How Washington Business Taxes Work
Washington Business Tax
Washington has a business and occupation tax, sales tax, and use tax that affect most businesses in Washington State. The Washington Department of Revenue is the agency responsible for administering and collecting these taxes from you.
What is the Washington B & O tax and how does it affect my new business?
Washington has a gross receipts tax. The claim is that we don’t have an income tax, which you could say is technically true, but you pay the B&O tax on your gross income. This means you pay taxes on the total amount of revenue you pull in for your business. There are no deductions, except for income you make and pay tax to a different state for. (Meaning if you went over and did work in Portland Oregon, you would pay Oregon income tax for that and would thus be able to claim a deduction for the gross receipts you made in Oregon.
|The B & O tax rate|
|Services and Sales (What most businesses fall into):||.015|
It is possible to declare your income into different categories. What this means is that most Washington businesses fall under the 1.8% of your gross income tax rate. So roughly $15 for every $1000 of income. That may sound high to some of you, but let’s say you lived in Idaho where there’s 8% personal income tax. You’ll pay a CPA to file your tax return with the IRS and pay somewhere between 20-25% to the IRS, and then pay another 8% to the Idaho Department of Revenue. If you have a profitable business, it will be way cheaper to pay gross tax than paying 8% of your net income.
If you have a small business, there is a tax credit for you. One of the best things about Washington State. It basically comes out to about your first $42,000 of gross income is tax free, and it’s on a sliding scale after that to about $55,000 to the full 1.8%.
The technical details on the small business tax credit are: $71 for monthly taxpayers, $211 for quarterly taxpayers and $841 for annual tax payers.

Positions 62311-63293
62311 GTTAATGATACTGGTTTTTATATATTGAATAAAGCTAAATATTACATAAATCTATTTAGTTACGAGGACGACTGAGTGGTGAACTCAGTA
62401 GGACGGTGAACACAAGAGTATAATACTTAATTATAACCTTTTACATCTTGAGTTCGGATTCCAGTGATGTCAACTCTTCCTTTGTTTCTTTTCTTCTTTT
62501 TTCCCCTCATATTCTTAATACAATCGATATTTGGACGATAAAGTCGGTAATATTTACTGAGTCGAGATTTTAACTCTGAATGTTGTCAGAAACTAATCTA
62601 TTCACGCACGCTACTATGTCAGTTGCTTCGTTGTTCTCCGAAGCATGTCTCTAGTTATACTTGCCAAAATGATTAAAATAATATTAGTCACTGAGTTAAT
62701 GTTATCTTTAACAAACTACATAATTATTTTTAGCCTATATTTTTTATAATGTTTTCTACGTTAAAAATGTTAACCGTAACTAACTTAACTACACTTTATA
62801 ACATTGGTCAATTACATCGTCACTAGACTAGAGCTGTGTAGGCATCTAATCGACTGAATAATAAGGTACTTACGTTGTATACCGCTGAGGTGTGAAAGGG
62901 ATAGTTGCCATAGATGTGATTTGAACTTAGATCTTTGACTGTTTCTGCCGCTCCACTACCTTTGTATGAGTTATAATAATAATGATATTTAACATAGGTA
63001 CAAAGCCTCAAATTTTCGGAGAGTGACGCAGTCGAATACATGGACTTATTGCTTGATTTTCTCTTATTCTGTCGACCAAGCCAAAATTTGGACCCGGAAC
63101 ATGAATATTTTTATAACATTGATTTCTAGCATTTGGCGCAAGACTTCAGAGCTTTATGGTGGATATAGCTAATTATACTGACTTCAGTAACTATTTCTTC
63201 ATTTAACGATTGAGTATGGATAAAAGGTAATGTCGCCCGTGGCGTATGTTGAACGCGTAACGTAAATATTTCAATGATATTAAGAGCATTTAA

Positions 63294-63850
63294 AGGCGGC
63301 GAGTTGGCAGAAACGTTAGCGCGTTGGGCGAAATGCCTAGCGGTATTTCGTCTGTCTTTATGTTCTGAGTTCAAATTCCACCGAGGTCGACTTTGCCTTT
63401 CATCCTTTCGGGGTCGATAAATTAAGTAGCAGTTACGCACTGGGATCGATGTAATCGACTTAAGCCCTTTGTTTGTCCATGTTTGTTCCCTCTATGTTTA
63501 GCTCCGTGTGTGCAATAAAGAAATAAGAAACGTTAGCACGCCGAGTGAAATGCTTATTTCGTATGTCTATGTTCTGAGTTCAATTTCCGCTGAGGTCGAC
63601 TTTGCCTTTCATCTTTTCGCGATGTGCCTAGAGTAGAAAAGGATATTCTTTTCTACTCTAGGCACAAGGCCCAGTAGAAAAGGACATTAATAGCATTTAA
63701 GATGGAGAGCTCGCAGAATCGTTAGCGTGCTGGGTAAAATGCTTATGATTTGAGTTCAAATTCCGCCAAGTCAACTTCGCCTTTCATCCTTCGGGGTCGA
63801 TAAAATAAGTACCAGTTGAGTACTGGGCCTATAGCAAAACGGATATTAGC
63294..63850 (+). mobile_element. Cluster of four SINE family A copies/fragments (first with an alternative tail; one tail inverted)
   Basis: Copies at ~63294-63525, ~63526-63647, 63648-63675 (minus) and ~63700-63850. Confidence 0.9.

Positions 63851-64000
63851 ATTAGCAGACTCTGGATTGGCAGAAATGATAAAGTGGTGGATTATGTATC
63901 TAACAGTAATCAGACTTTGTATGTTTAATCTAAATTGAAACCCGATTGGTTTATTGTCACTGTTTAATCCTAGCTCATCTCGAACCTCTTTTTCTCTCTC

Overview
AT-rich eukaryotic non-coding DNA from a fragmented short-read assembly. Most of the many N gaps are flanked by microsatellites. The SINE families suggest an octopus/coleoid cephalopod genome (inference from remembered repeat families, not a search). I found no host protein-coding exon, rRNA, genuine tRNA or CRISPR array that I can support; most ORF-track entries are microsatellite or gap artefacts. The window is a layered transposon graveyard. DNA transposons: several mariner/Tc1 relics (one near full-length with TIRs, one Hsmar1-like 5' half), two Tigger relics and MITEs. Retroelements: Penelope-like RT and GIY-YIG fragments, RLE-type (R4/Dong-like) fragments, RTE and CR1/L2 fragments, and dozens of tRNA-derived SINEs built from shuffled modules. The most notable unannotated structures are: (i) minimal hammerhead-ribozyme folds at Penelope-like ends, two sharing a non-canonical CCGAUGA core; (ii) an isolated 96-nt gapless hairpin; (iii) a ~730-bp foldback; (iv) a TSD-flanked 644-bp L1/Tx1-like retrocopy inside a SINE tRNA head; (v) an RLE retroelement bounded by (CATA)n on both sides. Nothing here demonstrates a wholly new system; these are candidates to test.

When you file your business license application, they will probably automatically put you into the quarterly filing category. If you want to request that to be monthly or annually, you can call the Department of Revenue at: 509-327-0200 .
How do I know how often I will need to report my Washington business taxes?
|Annual Filers:||Less than $1,050 in tax liability for the year ($70,000 in gross income)|
|Quarterly Filers:||$1,050 to $4,800 in tax liability for the year ($320,000 in gross income)|
|Monthly Filers:||Over $4,800 in tax liability for the year (Over $320,000 in gross income)|
When are Washington business taxes due?
- Quarterly filers are due on the last day of the month of regular business quarters.
- Annual filers are due every January 31st following the calendar year.
- These taxes can be filed online. When we form businesses for people, we set up your Master Business License and your account with the Department of Revenue.
What is Washington use tax?
Use tax is a tax law written to tax the heck out of everyone. Let’s say you buy a desk at a garage sale for your office. Technically you should have to pay sales tax for that, but no garage sale person or someone on Craigslist is going to charge you sales tax. So… Washington has a law called use tax governed under Chapter 82.12 of the Revised Code of Washington.